Tuesday, November 11, 2008

TDP - A Glimmer, Just a Glimmer . . .

One week ago, we met with the trial oncologist, Dr. Urba. Actually, we spent quite a bit of time with her staff - answering questions, going over previous tests, etc. The staff then briefs the doctor, who then eventually met with us. It's a somewhat different system than we are used to, but allows the doctor to efficiently use her time to see patients and answer their questions in quick order, while at the same time having prior feedback from her staff about the patient's mental status and attitude.

It was quickly determined that Tom needed a PET scan. We were turned down two weeks before for a PET scan with the local cancer center because we didn't have insurance and we didn't have $7,000 to pay-in-advance for the scan. They told us that when we had the money, Tom could be scheduled for the scan.

The University of Michigan Hospital sees it differently. They scheduled Tom for the first PET scan available, feeling that his care and treatment came before dollars. We are so grateful for that wonderful, uplifting attitude. Tom could not be treated without the PET scan, because it's that scan which tells the doctors exactly how far his cancer has gone, and therefore allows them to identify the specific treatments he'll need.

So we stayed over in Ann Arbor for an extra night so he could have his PET scan the next day. Driving 5 hours roundtrip from the hospital and then back again didn't make any sense. That evening, knowing that we were finally getting started in this road to recovery, he was feeling pretty good - so we spent the evening at the biggest, baddest testosterone retail store in the world - Cabela's.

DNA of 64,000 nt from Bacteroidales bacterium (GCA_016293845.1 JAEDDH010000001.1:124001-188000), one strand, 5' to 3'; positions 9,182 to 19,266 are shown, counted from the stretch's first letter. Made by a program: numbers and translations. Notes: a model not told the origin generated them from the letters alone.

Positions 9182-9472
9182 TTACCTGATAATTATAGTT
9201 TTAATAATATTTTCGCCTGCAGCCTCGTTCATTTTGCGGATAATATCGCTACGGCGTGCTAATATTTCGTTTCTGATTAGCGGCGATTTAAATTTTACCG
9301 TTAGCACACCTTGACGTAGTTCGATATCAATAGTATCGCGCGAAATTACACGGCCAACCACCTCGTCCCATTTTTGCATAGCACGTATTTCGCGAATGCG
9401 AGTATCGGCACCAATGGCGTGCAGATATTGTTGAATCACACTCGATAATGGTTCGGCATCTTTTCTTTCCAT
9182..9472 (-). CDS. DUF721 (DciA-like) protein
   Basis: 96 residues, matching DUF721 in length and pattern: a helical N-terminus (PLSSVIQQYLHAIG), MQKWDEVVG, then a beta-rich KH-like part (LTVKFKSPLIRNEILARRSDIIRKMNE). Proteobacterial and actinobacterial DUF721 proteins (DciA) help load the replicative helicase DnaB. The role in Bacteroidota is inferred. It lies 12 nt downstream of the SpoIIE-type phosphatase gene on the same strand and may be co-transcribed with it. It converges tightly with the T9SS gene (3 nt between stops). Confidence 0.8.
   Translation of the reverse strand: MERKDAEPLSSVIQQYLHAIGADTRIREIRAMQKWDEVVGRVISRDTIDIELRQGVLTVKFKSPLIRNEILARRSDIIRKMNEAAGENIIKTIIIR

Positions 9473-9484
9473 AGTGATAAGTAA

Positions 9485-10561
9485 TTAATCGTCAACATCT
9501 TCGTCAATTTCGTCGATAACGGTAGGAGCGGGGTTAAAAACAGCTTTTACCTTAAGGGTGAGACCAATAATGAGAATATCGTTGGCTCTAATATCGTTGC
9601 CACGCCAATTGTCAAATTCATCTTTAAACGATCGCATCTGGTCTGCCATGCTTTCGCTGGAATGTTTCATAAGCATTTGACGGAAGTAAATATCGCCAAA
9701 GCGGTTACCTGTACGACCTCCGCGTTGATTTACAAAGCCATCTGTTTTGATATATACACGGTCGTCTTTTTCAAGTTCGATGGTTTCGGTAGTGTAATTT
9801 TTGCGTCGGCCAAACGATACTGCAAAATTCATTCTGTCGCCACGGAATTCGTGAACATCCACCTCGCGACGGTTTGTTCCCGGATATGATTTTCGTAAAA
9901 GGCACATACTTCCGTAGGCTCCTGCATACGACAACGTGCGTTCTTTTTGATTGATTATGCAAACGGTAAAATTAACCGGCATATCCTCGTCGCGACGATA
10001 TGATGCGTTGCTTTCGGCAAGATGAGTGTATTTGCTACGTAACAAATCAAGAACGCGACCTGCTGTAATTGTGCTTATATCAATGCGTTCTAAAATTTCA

All you men probably know about Cabela's - but for my female friends, Cabela's is a world reknowned giant hunting and fishing store. As you wander through it, you'll see live trout in indoor man-made streams, more live fish in gigantic aquariums fifty feet long and ten feet tall, and hundreds of wild animal taxidermy mounts. That's all scattered amongst the hunting, fishing, gun, watercraft, furniture, clothing and snack departments. After an hour plus of strolling down the man-aisles, we were ready for a quick snack and back to the hotel.

Tom had his PET scan on Wednesday, and we were home that evening to await the news. By Thursday we were told that his scans were being reviewed by a board of oncologists and radiologist, who would discuss and decide what the best action was to be. Not just one doctor makes this decision, and it's comforting to know that a team of the best U-M oncology specialists were working for Tom.

U-M Hospital is rated by US News & World Report as #9 in the best esophageal cancer hospitals in the United States, and the care and compassion we've experienced there is the best. Speed is U-M's middle name - they scheduled his PET scan within 15 minutes after his meeting with Dr. Urba, and today they called to give us the results and request that he have one more test.

He'll need an MRI to answer some questions for his doctors that came about because of the PET scan. Within 30 minutes of today's phone call, they'd scheduled him on the "urgent" list, so within the next two days Tom will be back in Ann Arbor having an MRI. After waiting for nearly five months for Tom's illness to be identified and for treatment to begin, U-M managed to get it rolling in ten days. They are super-heroes to us.

So, we're on-call, waiting for the MRI call. And then we'll know the game plan.

It's a much-welcomed glimmer of hope . . .

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